Scots minister defends 'significant' Brexit powers plan
Ministers have defended the inclusion of "very significant" powers within Holyrood's Brexit continuity bill.
The Scottish government has tabled its own Brexit legislation amid a row with UK ministers over post-Brexit powers.
The Scottish bill mimics the functions of the EU Withdrawal Bill, but adds in extra provisions to help "keep pace" with the EU's laws after the UK leaves.
Scottish Brexit Minister Mike Russell said this "practical" step would be "helpful to a variety of sectors".
However, opposition members said it might look as if ministers were "just looking to frustrate the whole process" of Brexit.
The Scottish government has brought forward the UK Withdrawal from the European Union (Legal Continuity) (Scotland) Bill as the latest act in a row with UK ministers over post-Brexit powers.
If no deal can be struck over how some powers returning from Brussels are distributed into UK-wide frameworks, the Scottish and Welsh governments say they will not put forward Westminster's EU Withdrawal Bill for devolved consent votes.
Both governments have now put forward their own stop-gap legislation to prevent any gaps in the law should the UK legislation ultimately go through without applying to the parliaments in Edinburgh and Cardiff.
The Holyrood continuity bill is going ahead as emergency legislation, and could be passed before the end of March under this accelerated process.
MSPs on the delegated powers committee observed that one section of the bill would give ministers the "very, very significant power" to copy developments in EU law after Brexit - in a way that the EU Withdrawal Bill does not provide for.
Paperwork accompanying the Holyrood bill said this would help Scotland "maintain the regulatory equivalence likely to be necessary to allow Scottish companies to continue to trade with the EU member states".
Mr Russell told the committee that "keeping pace" with EU regulations could be important in some fields, and said he was surprised these powers were not included in the Westminster legislation.
He said: "There were expectations that the UK bill would contain this, so there were circumstances where any administration could say, for example with environmental regulation, we want to make sure that this continues to match, because we don't want this to weaken in any way.
"When we first saw the bill we were very surprised that this was not part of the bill, and we believed that was an ideological decision to prevent this taking place.
"We felt from the beginning that his should be available as an option to ministers with parliamentary scrutiny and approach, and also as a sunsetted option.
"We've introduced this, as the Welsh bill has, to allow ministers to do so in areas of importance."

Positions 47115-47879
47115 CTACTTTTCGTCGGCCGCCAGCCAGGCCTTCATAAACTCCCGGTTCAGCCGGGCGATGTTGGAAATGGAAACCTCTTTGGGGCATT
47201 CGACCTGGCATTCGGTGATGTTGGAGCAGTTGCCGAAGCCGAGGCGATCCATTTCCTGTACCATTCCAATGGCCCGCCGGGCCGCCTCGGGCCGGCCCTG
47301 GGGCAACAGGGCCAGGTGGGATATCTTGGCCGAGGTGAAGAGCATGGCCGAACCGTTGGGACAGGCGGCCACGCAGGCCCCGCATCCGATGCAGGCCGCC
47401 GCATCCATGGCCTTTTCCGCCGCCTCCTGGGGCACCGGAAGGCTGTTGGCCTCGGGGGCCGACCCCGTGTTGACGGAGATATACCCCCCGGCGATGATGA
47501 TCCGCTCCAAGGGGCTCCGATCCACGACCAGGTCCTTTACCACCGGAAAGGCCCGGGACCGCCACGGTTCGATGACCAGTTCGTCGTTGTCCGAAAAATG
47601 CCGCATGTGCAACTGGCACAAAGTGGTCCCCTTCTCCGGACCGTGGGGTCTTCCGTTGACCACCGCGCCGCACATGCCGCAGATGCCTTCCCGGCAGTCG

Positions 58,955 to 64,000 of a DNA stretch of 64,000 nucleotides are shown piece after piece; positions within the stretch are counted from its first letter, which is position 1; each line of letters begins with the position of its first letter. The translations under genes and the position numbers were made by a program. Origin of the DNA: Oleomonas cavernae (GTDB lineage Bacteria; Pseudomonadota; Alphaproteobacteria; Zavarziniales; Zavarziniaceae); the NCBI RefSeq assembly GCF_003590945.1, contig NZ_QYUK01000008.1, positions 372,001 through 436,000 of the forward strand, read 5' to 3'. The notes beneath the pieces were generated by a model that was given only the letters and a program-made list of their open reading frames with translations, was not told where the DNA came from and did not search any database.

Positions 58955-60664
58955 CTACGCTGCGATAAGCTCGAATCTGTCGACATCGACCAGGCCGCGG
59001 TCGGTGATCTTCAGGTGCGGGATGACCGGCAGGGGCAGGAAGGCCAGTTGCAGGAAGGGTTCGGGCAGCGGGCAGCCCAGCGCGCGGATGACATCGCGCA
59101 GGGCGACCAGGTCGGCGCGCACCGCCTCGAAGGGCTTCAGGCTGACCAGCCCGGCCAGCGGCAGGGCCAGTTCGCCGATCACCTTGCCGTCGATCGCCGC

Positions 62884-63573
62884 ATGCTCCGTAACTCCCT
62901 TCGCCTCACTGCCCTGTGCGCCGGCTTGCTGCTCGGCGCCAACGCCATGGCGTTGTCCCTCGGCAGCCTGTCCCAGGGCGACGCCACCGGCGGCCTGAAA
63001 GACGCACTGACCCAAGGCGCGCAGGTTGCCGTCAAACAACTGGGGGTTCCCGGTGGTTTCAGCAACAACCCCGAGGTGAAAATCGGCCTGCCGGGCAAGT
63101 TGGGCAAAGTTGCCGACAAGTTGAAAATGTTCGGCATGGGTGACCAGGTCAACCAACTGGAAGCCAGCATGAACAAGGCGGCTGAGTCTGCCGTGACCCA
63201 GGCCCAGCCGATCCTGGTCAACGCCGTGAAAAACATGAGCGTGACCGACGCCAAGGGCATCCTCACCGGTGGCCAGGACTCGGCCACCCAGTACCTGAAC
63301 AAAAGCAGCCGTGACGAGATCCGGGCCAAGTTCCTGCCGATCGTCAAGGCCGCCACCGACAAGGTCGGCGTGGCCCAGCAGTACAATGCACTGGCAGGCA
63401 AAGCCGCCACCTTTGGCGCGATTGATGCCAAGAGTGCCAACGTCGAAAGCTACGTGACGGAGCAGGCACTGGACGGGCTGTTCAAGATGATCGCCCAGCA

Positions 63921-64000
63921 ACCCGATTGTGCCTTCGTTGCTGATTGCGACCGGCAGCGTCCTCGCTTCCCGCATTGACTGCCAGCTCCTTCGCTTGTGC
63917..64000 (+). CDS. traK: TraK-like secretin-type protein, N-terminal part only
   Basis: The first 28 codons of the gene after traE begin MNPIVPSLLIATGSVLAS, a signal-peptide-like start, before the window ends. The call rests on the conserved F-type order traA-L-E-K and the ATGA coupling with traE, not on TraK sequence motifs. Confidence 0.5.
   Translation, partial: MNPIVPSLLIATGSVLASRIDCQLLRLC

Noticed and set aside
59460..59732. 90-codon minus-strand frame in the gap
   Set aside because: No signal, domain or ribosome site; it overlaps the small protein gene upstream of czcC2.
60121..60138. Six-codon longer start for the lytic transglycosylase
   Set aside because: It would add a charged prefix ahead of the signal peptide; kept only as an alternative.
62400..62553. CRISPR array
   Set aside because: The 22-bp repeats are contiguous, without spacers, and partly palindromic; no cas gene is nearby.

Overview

Mr Russell said there would be "strong scrutiny" of any use of these powers, which would be reviewed every five years, and denied this would stand in the way of Brexit.
He said: "It doesn't keep us in the EU, which was one of the arguments used against this when the UK bill was originally published.
"It's being taken for practical reasons that may be helpful to a variety of sectors. It will be for ministers to take forward proposals, it will be for parliament to accept or otherwise those proposals."
Committee convener Graham Simpson asked: "Are you saying essentially that after we leave the EU, you would want Scotland to basically take on board EU laws after that as they change?"
Mr Russell replied: "If there were areas where that were deemed to be appropriate - for example food standards.
"Ninety-eight percent of our food standards legislation comes from the EU. Many people think it would be appropriate to continue to keep pace in changes to European Union law in that area.
"That would be a thing that ministers could bring to the Scottish Parliament and say we would like to do so. It would be for the Scottish Parliament to say yay or nay.
"It is a power that needs to be kept under review, and should be time-limited. The parliament should be able to scrutinise that."
Labour's Brexit spokesman Neil Findlay raised questions about the "very significant" powers, saying they might be seen as an attempt to frustrate the process of withdrawal from the EU.
He said: "Someone could be reading that section and say, so they want powers to implement EU law that they like - for five years, but that can continue as long as they want - you can understand why some people would possibly look at this and say, this is just looking to frustrate the whole process."
Mr Russell told him: "I can understand that, but that's not what's in the bill.
"What the bill is saying is that there may be areas where this is useful and extremely important. And in those circumstances, ministers can make a recommendation on that - and if that happens, then that is reviewed every five years and it will cease to happen after five years if that is the view of parliament."
Mr Russell will be in London for further talks with UK ministers in a bid to break the Brexit deadlock on Thursday, and a further meeting is planned for the following week which could involve Prime Minister Theresa May and First Minister Nicola Sturgeon.
Asked about the chances of a deal, which would render the continuity bill surplus to requirements, Mr Russell said he didn't have "confidence either way", saying: "So far, there is nothing I have seen that shows the UK government is moving, but we are still talking."
MSPs will debate the continuity bill in the first of three emergency sessions on Wednesday.